Species Iris Group of North America

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Iris virginica

Botanical Name: Iris virginica (added by D. Kramb, 27-OCT-03)

Botanical Synonyms:



Beardless, Apogon, Laevigatae (D. Kramb, 31-AUG-04)

Common Names:

Southern blue flag (D. Kramb, 27-OCT-03)

Chromosome Count:

2n=70 or 2n=72 (D. Kramb, 31-AUG-04)

General Description:

Leaves are dark green to grayish green. Fans are spaced 8" or more with 3 to 12 leaves. Most are conspicuously rippled without a central rib. Basal foliage varies considerably in hieght from 8" to 36", width is 1" to 1.75". Stalks are upright, usually unbranched, sometimes with one branch, up to 4 buds per stalk. Stalks reach 12" to 32" in height. Flowers are relatively large, 3" to 4" in diameter, blooming later than I. versicolor and slightly later than I. virginica var. shrevei. Standards are almost the same length as the falls, 1" to 2.75" long, 1" to 1.25" wide. Standards are the same color or slightly darker than the falls. The falls are from 1.5" to 3" long and 1" to 1.5" wide with a striking bright yellow signal, surrounded by dense white veins. Stylearms are half the size of standards, of lighter color with darker central line. The crest is the same color as the standards. (D. Kramb, 31-AUG-04)

Seedpods are almost spherical with a warty surface, 1.5" to 2" long, and 0.75" to 1.25" in diameter. The pods are not durable and often are damaged before all seeds ripen. Seeds take 60 days to mature from time of fertilization. Each of the three carpels contain a zigzag layer of seeds. Seeds are rounded or D-shaped. The outer coat is very corky with a dull surface. In the wild seeds germinate in the fall. They germinate easily with plenty of humidity and heat, 80 deg F or over. Seedlings rarely bloom before the third year. (D. Kramb, 31-AUG-04)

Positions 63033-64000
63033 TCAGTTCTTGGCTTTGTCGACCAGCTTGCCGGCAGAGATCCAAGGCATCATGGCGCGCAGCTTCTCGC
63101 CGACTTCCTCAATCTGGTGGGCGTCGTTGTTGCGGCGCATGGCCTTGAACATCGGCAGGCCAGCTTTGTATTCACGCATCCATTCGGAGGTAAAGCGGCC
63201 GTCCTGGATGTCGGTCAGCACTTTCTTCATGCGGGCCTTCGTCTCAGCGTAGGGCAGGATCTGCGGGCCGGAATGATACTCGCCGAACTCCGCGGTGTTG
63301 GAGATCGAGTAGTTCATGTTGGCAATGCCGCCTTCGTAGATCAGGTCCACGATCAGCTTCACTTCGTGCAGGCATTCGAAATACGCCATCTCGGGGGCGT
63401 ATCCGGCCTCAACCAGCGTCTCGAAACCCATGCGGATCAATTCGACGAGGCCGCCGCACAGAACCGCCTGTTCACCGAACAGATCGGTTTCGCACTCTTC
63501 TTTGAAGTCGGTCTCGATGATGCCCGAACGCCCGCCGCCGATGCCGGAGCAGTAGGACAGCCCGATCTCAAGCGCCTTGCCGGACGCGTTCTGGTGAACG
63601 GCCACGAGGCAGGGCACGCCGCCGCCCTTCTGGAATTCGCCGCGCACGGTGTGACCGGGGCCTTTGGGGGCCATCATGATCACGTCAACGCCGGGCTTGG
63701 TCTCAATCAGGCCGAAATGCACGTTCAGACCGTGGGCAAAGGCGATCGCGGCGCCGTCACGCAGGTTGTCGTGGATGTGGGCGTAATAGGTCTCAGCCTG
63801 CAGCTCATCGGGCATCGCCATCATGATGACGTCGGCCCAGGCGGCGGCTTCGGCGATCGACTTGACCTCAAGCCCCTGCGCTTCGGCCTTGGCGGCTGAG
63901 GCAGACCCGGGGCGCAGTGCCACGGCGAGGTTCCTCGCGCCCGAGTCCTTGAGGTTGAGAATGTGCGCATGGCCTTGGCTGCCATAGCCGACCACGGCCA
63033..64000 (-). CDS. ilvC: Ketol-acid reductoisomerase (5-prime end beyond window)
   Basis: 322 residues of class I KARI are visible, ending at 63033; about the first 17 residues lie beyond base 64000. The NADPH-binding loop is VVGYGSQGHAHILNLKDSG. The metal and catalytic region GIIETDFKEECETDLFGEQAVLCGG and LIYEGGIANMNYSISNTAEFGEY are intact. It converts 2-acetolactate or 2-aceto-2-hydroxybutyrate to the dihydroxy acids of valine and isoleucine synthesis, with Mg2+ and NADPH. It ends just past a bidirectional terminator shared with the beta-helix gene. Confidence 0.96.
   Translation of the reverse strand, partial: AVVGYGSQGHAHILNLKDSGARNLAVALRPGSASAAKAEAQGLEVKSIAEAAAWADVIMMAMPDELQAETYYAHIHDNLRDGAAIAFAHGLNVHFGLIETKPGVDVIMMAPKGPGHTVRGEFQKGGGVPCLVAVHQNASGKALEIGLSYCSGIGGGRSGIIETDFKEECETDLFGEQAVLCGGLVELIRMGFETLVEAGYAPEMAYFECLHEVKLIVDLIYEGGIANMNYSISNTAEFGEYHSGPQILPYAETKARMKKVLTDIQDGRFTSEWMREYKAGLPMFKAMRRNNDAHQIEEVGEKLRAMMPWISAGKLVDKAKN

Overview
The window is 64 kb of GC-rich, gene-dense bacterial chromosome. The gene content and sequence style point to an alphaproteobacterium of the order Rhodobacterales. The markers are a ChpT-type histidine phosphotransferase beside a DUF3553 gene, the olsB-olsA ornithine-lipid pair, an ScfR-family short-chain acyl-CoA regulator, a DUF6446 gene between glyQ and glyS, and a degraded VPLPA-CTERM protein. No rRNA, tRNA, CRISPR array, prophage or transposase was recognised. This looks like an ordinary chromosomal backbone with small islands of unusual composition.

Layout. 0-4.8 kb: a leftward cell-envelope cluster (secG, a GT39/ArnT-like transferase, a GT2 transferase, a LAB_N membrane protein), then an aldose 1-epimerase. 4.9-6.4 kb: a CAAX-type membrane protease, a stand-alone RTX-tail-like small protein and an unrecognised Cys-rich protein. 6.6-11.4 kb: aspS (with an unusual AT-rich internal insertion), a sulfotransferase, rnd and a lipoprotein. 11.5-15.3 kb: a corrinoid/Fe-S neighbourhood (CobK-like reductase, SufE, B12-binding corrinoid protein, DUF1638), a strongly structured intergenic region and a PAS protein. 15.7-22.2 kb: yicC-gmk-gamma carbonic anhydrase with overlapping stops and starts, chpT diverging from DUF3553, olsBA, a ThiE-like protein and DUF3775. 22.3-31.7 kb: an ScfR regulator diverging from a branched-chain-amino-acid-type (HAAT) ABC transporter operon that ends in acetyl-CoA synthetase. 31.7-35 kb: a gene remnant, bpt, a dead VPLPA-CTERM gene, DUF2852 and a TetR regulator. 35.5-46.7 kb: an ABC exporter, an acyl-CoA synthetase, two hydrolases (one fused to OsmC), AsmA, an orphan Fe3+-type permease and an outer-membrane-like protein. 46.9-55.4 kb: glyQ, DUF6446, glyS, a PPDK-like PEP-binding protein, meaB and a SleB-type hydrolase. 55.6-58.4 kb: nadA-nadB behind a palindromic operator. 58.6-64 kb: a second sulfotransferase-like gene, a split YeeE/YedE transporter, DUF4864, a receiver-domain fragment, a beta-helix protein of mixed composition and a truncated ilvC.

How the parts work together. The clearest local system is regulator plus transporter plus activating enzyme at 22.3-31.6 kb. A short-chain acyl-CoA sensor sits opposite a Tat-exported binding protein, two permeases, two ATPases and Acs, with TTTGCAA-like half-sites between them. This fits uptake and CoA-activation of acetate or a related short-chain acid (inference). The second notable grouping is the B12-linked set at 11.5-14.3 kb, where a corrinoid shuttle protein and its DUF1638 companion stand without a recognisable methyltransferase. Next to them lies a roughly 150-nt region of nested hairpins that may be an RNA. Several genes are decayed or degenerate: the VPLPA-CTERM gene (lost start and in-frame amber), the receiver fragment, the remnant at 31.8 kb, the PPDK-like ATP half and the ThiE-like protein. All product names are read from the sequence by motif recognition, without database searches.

Distinguishing Features:

Seeds are larger than that of I. virginica var. shrevei. Decorticated (husked) seeds are bigger and lighter brown that ssp. shrevei. In the wild seeds germinate in the fall. (D. Kramb, 31-AUG-04)

Preferred Habitat:

Likes wetter conditions than common bearded irises (D. Kramb, 27-OCT-03)

Grows in rich, moist, and acid soil. Performs best in shallow water. (D. Kramb, 31-AUG-04)


Not winter hardy in Montreal, Canada. Estimated Zone 6-10. (D. Kramb, 31-AUG-04)

Native Range:

Eastern North America, growing from Virginia to Florida, westward to Texas. (D. Kramb, 31-AUG-04)

Status in the Wild:

Probably common (D. Kramb, 27-OCT-03)

Commercial Availability:

Specialty, frequently available in SIGNA seed exchange (D. Kramb, 27-OCT-03)

Sources Cited:

Information added on 31-AUG-04 is taken from the SIGNA bulletin issue#60, Spring 1998, page 3118-19. Article written by Tony Huber from Laval, Canada. (D. Kramb, 31-AUG-04)

Additional Comments:


Where to buy it:

Arrowhead Alpines

Durio Nursery

Ensata Gardens

Iris City Gardens

SIGNA member!

Iris Haven

Joy Creek Nursery

Meadowbrook Nursery

Nicholls Gardens

Pine Ridge Gardens

Plant Delights Nursery

Siberian Iris Gardens

SIGNA member!

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